The purpose of this study is to identify relationships between social identity (including LGBT identity), social camouflaging (“masking”), and well-being in autistic adults. It is well documented that masking behavior is associated with poor mental health outcomes for autistic adults, but little to no research has addressed the effects of masking on autistic adults who are members of other marginalized groups.
What are the goals of the study?
This study seeks to address whether the similar roles of masking among autistic and queer individuals result in trends in masking behavior for the large segment of the autistic adult population that identifies as LGBT.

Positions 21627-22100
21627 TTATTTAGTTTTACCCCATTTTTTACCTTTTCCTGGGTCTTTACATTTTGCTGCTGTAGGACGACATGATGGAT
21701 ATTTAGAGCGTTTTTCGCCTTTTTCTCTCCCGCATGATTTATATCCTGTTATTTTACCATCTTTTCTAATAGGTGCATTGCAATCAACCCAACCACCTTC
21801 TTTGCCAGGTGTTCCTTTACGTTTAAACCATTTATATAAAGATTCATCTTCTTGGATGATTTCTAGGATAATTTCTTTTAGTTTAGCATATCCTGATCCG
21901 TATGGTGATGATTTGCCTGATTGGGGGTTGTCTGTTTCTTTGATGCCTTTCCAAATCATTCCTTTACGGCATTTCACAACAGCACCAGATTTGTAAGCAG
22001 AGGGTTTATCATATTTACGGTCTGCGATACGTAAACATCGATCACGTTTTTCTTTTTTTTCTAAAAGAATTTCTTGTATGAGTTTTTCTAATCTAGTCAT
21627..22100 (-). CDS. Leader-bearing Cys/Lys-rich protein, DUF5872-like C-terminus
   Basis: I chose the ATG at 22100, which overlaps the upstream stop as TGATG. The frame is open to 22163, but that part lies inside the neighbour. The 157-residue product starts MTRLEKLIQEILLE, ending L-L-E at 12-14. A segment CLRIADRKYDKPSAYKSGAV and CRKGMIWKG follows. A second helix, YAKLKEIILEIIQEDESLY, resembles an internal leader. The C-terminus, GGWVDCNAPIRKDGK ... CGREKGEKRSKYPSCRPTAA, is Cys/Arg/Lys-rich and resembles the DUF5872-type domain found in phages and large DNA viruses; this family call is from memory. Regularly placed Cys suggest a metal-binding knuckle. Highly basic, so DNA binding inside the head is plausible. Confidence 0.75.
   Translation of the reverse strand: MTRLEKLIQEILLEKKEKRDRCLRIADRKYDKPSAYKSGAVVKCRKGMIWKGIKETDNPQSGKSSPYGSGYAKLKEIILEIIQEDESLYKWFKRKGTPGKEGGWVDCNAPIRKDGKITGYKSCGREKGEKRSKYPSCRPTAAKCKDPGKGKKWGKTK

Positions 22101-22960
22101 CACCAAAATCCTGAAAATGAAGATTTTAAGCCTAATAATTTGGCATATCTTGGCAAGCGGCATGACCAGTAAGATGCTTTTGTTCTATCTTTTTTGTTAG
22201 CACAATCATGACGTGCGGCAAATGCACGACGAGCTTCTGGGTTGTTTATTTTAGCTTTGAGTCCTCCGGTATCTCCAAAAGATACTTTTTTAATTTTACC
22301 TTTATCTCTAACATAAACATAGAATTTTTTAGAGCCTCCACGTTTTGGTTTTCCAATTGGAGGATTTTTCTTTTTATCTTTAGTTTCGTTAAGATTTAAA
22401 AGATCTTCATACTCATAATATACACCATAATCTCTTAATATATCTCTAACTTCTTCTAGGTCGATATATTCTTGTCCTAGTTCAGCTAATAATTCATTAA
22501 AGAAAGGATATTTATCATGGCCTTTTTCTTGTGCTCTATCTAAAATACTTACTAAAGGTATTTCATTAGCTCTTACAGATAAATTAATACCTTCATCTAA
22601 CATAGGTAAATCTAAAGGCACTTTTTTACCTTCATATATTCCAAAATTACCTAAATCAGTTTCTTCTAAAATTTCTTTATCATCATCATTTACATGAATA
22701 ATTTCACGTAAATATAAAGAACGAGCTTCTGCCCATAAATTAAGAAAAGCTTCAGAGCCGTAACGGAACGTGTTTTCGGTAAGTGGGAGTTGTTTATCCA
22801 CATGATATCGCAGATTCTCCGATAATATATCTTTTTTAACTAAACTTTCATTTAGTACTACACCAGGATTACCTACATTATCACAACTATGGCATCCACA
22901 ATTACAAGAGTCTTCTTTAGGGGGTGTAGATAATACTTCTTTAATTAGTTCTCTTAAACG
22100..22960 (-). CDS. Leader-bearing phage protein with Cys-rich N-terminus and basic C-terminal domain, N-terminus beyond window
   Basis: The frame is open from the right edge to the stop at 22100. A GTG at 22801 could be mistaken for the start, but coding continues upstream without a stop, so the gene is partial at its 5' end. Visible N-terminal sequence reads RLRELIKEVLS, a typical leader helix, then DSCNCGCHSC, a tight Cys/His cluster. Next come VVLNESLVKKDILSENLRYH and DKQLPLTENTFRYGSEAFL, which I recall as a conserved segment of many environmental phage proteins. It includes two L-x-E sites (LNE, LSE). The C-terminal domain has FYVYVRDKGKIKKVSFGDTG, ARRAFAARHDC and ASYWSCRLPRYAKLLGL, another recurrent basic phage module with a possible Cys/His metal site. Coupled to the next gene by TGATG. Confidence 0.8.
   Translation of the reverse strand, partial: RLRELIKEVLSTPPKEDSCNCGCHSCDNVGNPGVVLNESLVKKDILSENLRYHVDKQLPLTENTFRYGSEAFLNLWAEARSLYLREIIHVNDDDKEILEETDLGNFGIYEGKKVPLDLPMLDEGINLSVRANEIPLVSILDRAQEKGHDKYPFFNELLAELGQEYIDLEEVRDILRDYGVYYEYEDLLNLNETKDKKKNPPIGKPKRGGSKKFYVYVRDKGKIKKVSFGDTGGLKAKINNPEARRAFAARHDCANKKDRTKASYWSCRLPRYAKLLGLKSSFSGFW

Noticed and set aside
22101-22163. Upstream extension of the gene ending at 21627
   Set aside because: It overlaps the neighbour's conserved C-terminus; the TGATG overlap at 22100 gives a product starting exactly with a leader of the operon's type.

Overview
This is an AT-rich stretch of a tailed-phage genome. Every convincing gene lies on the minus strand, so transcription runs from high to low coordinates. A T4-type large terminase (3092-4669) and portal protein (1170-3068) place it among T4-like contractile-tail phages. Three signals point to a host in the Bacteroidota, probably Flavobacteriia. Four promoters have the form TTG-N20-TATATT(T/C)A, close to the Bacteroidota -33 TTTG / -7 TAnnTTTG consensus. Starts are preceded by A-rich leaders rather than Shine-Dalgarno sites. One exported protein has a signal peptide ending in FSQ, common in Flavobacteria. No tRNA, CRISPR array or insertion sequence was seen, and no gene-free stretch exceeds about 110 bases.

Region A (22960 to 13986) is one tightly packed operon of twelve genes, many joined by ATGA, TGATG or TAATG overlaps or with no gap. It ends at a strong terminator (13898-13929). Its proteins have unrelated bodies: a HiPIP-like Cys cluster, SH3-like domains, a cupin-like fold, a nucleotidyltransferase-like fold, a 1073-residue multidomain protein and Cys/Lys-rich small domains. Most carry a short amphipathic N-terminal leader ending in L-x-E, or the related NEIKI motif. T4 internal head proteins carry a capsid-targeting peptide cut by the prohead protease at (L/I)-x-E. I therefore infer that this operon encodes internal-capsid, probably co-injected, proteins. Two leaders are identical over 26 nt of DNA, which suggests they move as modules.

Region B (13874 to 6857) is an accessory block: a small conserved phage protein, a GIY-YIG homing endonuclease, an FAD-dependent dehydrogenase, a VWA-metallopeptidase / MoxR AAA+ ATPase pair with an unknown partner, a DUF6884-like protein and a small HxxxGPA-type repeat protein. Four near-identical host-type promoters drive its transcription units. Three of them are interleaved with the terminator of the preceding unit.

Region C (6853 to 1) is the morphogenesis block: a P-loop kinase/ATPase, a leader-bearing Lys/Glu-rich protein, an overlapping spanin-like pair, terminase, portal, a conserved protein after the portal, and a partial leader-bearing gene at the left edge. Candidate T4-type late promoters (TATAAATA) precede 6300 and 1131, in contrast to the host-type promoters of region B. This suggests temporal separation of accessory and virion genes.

What will happen during the visit or online?
The study consists of a 20-minute Qualtrics survey that asks demographic questions and uses several validated measures to determine respondents’ social identities, levels of masking across those identities (specifically autistic identity, sexuality, and gender), and recent depressive symptoms.
How will this help families?
The relationship between masking and well-being is increasingly well documented in academic literature on autism. This study will lay the groundwork for future research on how masking influence well-being in multiply marginalized autistic individuals.